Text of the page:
Another scenario: Owen, an adolescent butcher's apprentice on a first day's work trial, is ritually mocked by his mentors, who persuade him a piece of meat is a living tumour. Owen believes them: he enters into an emotional ordeal smuggling the tumour home and nursing it all night, caring for it as it slowly dies and then secretly burying it in the garden. Next morning, when his mother asks him how his first day went, he says he's decided to become a postman. This is a deadpan joke, but it has the same structure: Owen, through the grotesque gate of the body has entered the world.

There is a grotesque aspect to events themselves in these stories; people suddenly manoeuvre themselves into spaces of change, crises, often through not knowing what they are doing. 'Skin', 'Food with Feeling', 'Symbiosis: Class Cestoda', and 'Country Matters' are all based around this kind of scenario. Even private fictions about the body, like the tumour, are taken for granted as necessities. Farce is an aspect of the collection's grotesque, often involving the body. Take 'Dual Balls' for example, a story of female friendship in the culturally barren 'Grunty Fen' in remote Cambridgeshire, in which her 'dominant and rather light-headed friend' (95), Joanna, is 'the bale of hay in Selina's field' (96), which would otherwise remain featureless, so impeccable is the hardworking schoolteacher's life. In a conspiracy with her (in turn) dominant husband Tom, Joanna dares Selina to conduct a class at the primary school with a mailorder battery-driven sex-toy inside her. What Joanna, having tried them out and almost driven off the road, doesn't tell Tom, who assumes they are useless, is that the dual balls of the title actually do have remarkable powerful sexual effects. Nervously, Selina puts them in and switches them on in the toilets. During the short walk to her classroom 'the balls felt like an inordinately large bluebottle whizzing round, lost inside her knickers.' (109) As planned, the children have not arrived, but lo and behold, the headmistress, Felicity, is there, sitting in the front row, wanting a discussion about Selina's career. A series of farcical misunderstandings follow, in which the strict and severely proper Selina's involuntary orgasm is interpreted by the headmistress as a gush of genuine passion about her career, and Felicity resolves to promote her as her successor. Even here, the forces of ignorance and convention are the means by which the frustratedly ambitious but unconfident Selina, by accepting the risk of a joke on her that backfires, invents a new future for herself. This story is part of a continuous, post-feminist parody of identity politics, which is taken for granted throughout these stories.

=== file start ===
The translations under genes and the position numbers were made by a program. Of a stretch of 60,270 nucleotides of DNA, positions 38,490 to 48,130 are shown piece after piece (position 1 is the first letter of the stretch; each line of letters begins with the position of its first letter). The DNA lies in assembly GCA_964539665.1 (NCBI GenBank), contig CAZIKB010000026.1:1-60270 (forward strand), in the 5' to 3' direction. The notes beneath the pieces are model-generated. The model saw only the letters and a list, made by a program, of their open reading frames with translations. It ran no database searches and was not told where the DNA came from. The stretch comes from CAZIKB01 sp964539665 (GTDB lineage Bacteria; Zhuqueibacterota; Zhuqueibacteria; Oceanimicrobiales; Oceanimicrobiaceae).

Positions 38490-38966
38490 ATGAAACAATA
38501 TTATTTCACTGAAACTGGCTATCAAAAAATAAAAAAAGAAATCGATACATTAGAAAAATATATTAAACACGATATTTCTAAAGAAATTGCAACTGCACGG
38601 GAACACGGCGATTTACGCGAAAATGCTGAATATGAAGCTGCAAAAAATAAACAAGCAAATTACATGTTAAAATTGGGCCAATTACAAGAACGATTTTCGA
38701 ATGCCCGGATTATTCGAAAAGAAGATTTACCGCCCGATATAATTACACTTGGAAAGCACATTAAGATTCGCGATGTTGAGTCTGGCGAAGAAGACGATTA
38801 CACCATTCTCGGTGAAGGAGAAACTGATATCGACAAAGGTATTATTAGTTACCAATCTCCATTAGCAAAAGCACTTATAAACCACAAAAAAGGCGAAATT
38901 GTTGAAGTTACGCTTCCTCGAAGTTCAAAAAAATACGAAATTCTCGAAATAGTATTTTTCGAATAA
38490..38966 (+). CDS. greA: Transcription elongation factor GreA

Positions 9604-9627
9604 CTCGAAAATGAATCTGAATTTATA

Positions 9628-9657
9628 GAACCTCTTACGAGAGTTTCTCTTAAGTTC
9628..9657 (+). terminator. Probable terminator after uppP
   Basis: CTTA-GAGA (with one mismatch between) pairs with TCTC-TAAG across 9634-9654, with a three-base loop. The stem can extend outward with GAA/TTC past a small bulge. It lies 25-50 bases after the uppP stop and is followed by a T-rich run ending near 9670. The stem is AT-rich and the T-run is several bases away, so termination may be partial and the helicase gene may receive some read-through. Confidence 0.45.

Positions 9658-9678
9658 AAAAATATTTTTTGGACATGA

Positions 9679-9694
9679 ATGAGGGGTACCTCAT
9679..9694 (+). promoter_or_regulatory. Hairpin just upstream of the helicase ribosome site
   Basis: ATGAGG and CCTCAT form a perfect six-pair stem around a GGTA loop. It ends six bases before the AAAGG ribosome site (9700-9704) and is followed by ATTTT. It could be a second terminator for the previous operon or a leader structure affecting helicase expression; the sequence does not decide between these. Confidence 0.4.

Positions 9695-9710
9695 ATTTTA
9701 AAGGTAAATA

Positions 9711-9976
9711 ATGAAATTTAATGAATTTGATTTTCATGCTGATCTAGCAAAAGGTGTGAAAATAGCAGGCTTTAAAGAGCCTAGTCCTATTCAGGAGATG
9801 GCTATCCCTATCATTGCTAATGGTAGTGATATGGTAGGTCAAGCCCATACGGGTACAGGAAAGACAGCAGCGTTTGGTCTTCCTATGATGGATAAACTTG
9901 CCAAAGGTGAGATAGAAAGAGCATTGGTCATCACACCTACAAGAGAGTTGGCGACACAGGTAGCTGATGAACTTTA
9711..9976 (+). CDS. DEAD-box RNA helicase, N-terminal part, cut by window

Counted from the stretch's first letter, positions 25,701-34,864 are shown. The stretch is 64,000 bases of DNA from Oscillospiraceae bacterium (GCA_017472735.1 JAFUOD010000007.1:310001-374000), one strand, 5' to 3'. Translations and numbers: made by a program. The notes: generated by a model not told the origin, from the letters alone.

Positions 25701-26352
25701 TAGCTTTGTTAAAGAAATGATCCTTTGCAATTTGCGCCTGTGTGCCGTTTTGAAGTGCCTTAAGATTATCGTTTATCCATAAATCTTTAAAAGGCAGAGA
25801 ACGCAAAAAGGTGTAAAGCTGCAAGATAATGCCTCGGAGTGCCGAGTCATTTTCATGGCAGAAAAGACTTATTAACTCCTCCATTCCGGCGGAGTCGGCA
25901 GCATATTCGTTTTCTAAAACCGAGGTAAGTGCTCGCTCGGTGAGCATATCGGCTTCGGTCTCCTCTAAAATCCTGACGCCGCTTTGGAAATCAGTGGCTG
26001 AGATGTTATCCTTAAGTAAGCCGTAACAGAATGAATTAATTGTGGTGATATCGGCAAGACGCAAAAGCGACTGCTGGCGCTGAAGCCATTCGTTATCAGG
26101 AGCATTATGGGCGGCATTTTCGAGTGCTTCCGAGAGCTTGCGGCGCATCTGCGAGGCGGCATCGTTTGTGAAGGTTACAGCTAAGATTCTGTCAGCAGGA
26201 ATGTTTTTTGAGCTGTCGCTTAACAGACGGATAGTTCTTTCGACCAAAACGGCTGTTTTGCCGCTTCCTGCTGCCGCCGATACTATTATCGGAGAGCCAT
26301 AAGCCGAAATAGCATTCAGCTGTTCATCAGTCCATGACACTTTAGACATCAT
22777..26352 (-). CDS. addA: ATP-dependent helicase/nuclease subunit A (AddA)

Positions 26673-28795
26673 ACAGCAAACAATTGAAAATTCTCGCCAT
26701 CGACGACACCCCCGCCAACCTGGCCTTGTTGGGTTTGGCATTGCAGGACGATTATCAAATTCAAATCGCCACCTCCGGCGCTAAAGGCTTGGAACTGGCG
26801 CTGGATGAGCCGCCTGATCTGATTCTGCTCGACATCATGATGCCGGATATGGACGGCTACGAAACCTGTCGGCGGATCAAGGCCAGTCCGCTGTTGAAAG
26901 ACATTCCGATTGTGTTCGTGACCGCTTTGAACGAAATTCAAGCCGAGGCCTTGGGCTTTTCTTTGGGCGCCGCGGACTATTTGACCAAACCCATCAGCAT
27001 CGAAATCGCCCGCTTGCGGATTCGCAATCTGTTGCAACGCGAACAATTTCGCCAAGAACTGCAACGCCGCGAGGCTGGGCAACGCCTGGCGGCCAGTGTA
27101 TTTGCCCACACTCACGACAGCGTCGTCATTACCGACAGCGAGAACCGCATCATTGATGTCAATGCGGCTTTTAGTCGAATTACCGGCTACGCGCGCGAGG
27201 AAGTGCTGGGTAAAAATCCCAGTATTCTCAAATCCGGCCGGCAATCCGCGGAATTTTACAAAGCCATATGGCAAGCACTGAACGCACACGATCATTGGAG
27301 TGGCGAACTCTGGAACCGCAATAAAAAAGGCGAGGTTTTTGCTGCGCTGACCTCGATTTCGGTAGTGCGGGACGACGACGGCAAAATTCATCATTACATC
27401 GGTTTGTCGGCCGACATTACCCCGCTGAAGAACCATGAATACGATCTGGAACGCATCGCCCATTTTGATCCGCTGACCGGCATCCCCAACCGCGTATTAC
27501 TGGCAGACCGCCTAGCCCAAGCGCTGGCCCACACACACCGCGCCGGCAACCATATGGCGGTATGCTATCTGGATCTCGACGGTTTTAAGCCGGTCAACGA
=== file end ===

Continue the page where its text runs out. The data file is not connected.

The discursive frame of these early comic scenarios is witty and sharp, but confines itself to the reportage of events, essentially using grotesque farce as an entrance to 'free becoming'. Remaining for a moment on the level of style, in my view, the "break-through" text is not Wide Open, the first of the Gateway trilogy written in 1998, but the lesser novel, Five Miles From Outer Hope (2000). In many ways, Wide Open is bursting out of its own narrative discourse. Dealing with a question inherited from Ionesco, that of whether two people can live the same life in separate bodies, that novel deliberately (and experimentally) puts maximum strain on the methods of reportage and the grotesquerie of events of the early phase I've been talking about. (7) The utopian drive towards freedom of the traditional Grotesque, which her early work has succeeded in tapping into so consistently, combined with Barker's interest in mysticism, already manifest in the Zen undercurrent (bookended in epigraphs from Shan-hui and Lieh-tzu) of Small Holdings, are reflected in the title of this extraordinary novel, Wide Open, which follows the tradition of 'Bakhtin's 'double body' of the grotesque, in which the body is open to the cosmos. (8)

But I have no space to demonstrate this point. Instead, let me give a retrospective glimpse of the Barkerian future, let me quote a typical passage from the discourse of Medve, the doughty "giantess" and first-person narrator of Five Miles, (9) who constructs herself (in her 1981 mode) before our very eyes:
 Medve is Hungarian for bear, which, when you think about it, is
 pretty fucking grizzly. And don't ask me how to pronounce it. I
 will inflate and then I will gently burst. And it will be messy,